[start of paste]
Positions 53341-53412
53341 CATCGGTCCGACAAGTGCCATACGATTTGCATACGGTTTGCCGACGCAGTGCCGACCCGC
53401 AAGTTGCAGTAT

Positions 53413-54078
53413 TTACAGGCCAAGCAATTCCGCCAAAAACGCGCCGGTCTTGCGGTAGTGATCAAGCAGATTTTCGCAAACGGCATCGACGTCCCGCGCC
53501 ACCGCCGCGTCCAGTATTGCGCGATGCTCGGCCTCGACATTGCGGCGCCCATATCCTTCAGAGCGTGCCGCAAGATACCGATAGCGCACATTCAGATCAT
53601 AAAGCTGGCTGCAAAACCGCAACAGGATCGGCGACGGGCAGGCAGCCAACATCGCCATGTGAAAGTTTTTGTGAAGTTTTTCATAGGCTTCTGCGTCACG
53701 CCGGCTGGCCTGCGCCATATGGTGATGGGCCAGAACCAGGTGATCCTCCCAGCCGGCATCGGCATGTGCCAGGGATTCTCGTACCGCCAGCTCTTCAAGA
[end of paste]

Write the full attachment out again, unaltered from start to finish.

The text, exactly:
Positions 53341-53412
53341 CATCGGTCCGACAAGTGCCATACGATTTGCATACGGTTTGCCGACGCAGTGCCGACCCGC
53401 AAGTTGCAGTAT

Positions 53413-54078
53413 TTACAGGCCAAGCAATTCCGCCAAAAACGCGCCGGTCTTGCGGTAGTGATCAAGCAGATTTTCGCAAACGGCATCGACGTCCCGCGCC
53501 ACCGCCGCGTCCAGTATTGCGCGATGCTCGGCCTCGACATTGCGGCGCCCATATCCTTCAGAGCGTGCCGCAAGATACCGATAGCGCACATTCAGATCAT
53601 AAAGCTGGCTGCAAAACCGCAACAGGATCGGCGACGGGCAGGCAGCCAACATCGCCATGTGAAAGTTTTTGTGAAGTTTTTCATAGGCTTCTGCGTCACG
53701 CCGGCTGGCCTGCGCCATATGGTGATGGGCCAGAACCAGGTGATCCTCCCAGCCGGCATCGGCATGTGCCAGGGATTCTCGTACCGCCAGCTCTTCAAGA